While he's appeared in later books, as an old yet sprightly man in the Allston-penned Legacy novels, it seems he's mostly been retired as a character now - which given that the Star Wars expanded universe is slowly dying a death and probably all getting retconned anyway, may be no bad thing.

1. Darth Vader, Pretty Much Everything.

Of course Darth Vader was going to end up at the top of this list. The guy is the most iconic Star Wars character ever created, and probably about fifty percent of the reason the original films were even successful.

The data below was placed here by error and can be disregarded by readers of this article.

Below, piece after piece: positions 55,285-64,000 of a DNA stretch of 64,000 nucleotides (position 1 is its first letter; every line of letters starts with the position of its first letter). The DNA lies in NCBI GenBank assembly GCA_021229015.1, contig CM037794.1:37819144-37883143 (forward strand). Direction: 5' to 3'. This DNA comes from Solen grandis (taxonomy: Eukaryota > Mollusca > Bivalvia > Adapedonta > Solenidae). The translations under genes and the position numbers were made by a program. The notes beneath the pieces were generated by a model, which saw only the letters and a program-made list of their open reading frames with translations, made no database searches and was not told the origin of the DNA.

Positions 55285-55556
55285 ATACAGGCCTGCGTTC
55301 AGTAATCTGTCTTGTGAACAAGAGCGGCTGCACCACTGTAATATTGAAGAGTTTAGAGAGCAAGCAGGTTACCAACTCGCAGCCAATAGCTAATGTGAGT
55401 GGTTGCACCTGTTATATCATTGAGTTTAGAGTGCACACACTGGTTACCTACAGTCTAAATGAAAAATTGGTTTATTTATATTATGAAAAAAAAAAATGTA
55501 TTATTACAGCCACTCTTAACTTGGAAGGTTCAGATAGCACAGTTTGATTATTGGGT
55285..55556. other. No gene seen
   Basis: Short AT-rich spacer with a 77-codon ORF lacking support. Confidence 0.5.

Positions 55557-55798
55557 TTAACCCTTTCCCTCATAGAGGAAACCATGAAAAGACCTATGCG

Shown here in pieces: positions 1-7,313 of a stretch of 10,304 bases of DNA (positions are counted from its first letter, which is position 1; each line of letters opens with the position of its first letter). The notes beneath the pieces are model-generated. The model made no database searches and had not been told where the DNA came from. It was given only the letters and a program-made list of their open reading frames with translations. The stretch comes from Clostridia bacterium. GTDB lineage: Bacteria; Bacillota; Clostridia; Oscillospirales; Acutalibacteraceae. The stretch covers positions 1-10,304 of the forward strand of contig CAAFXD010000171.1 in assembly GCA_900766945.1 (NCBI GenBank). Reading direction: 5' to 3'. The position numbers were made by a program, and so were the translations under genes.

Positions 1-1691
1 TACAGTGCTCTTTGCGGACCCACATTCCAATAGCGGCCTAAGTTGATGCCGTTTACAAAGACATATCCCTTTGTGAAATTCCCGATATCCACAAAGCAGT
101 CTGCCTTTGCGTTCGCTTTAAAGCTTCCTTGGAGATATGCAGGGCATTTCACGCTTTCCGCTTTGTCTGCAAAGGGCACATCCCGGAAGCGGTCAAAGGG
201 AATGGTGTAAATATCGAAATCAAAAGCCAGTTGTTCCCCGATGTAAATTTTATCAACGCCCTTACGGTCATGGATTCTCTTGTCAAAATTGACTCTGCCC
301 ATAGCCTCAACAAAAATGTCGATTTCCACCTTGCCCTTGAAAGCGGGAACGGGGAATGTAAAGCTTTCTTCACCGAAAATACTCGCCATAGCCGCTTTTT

While the less said about Anakin Skywalker - who's so different to Vader that they really do come off like two entirely separate characters - the better, Vader is an ominous and intimidating villain, and a surprisingly layered one at that, with writers on the Expanded Universe taking what we're shown of him in the films and working with it, building on his internal conflict, his treatment of his men, and his views on Palpatine.

It's probably safe to say that, unlike most of the characters on this list, Darth Vader will never wane in popularity - which might be a problem, because it is definitely possible to have too much of a good thing.